On top of that, I hate the perception that I am somehow different from other people, more special even, because of what God has called me to. The way I see it, all of us have a call on our lives, none more special or important than any other, just different. Yes, God has called me to do this, but it doesn’t make me any more special than Jacob, who serves God in response to an equally strong call, but in a very different manner and context. I neither want nor need special robes, or a special chair. I’m still just me, Melissa: daughter, sister, friend, wife, lover, pastor. I still get grumpy and occasionally shout. I am still useless without at least one coffee in the morning. I still talk to inanimate objects and food while it’s cooking. And I still have a thing for white Asiatic lilies. I’m still just me. The only difference is that I have chosen to take a step in a particular direction because I believe it’s the way that God would have me go.

This has been a much longer post than I intended. But it’s been a weird week; a week of strange occurrences, frustrating conversations and a thoughtful malaise. And this post only covers half of it!


jeanie said…
My favourite post thus far...Thanx Melissa. :)
servant said…
I'm personally looking forward to the day you take the next step to ordained ministry.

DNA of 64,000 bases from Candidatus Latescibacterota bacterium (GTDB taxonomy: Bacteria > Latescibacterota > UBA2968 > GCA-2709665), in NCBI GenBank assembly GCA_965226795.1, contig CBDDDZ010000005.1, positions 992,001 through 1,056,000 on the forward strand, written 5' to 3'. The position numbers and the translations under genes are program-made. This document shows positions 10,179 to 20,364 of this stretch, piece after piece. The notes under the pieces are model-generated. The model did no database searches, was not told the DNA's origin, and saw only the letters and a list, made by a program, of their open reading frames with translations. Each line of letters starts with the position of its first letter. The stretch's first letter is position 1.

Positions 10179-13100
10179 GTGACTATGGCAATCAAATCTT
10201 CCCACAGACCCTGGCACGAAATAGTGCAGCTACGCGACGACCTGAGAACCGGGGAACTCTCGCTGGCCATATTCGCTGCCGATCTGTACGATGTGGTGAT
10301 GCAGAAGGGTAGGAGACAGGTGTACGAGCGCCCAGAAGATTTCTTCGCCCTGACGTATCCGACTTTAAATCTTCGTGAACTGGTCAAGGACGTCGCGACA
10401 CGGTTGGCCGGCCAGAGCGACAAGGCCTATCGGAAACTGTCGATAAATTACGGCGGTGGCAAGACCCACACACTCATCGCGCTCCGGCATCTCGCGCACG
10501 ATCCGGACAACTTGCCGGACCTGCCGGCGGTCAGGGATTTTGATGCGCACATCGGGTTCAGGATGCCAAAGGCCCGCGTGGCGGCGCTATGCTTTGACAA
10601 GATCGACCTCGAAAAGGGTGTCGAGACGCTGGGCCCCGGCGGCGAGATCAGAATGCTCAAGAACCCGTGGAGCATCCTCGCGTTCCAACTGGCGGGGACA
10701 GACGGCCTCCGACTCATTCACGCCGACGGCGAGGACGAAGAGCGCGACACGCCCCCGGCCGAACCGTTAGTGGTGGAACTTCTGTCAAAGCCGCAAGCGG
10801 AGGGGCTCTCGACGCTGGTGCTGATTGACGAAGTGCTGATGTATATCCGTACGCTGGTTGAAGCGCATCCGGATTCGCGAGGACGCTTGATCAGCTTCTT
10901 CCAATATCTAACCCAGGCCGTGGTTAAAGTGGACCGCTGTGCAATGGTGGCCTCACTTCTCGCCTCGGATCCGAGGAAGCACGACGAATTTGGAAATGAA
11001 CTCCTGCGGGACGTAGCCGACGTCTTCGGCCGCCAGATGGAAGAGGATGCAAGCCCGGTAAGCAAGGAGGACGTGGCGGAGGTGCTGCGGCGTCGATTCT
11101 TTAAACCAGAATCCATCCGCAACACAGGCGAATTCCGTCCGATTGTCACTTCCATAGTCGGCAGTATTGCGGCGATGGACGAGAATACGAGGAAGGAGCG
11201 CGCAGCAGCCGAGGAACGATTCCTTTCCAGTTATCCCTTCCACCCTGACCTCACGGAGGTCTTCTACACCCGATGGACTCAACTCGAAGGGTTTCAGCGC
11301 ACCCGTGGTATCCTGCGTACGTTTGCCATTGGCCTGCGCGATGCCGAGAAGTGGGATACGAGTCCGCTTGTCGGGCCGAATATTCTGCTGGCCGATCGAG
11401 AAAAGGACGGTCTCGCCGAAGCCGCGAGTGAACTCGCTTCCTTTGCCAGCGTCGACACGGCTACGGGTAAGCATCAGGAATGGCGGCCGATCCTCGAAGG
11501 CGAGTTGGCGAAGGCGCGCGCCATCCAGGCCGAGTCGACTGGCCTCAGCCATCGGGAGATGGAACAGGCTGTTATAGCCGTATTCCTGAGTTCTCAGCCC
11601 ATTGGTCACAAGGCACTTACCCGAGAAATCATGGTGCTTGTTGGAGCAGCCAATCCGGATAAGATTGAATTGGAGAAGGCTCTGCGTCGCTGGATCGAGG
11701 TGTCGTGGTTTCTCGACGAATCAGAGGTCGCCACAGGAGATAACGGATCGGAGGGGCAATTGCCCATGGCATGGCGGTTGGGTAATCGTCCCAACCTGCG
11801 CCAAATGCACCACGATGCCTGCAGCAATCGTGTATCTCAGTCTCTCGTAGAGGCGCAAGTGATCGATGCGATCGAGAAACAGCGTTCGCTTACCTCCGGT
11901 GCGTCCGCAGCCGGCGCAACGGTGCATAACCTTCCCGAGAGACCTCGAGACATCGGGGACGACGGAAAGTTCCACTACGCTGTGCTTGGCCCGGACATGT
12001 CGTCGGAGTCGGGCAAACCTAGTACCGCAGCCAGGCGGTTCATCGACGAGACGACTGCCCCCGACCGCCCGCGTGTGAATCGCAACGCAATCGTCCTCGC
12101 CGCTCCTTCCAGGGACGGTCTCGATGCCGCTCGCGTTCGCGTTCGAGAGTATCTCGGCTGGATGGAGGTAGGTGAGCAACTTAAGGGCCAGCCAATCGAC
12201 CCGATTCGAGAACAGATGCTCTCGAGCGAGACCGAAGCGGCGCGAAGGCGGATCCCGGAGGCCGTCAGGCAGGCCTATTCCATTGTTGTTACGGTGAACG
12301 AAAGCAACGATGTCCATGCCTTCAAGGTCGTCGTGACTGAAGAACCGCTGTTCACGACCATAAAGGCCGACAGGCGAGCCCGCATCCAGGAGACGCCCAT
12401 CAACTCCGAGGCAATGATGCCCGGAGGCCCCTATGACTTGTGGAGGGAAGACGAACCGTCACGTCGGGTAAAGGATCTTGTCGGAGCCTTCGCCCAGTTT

I'm not sure why, I think it's a bit of a selfish thing. My first sermon was on the place of women in the Church and I advocated strongly for women in formal Ministry roles in a denomination where there was still an unwritten rule that men are the head and a women only steps into leadership where there isn't a man to do the job. So for me, there's a sense of victory when I see a woman in formal ministry and not simply because her husband is.

To me it's a victory because it's a space where the stereotypes haven't won. I know the journey must be a hard one wrought with difficulties and things to overcome that I will never have to consider.... but I literally pray often that more women would stand in the face of those steretypes and peoples niggling assumptions and show that God calls both men and women apart from each other, and together because in his image he created THEM.

I appreciate what you do Melissa, not just the actual work, but also what you represent as a woman being true to her call. It saddens me to wonder how many women may have heard that call but not responded to it because of those questionable stereotypes and assumptions.

Thank you for stepping up to the plate in the face of those hardships. Our community is better for it.
Rhett said…
In the immortal words of Rob Schnieder... "Do it! Do it now!"

Great sermon on Sunday night, by the way. I feel that with the combination of your sermon, followed by Rick Gervais' 'Politics', I was especially ministered too.
melissa said…
I was especially ministered to by you and your wife's hospitality post church on Sunday - and falling asleep on the couch.
Rhett said…
I thought it was very cute when afterwards Sarah said, "Woohoo! Melissa fell asleep on the couch... that means our house is cozy!"

... and hey, that was some great cherry-bacon flavoured wine!
servant said…
oh to be able to hang out after church on Sunday..... it's amazing the community that can take place after a service. But alas it cannot be....
Melva said…
What a dumb day you had!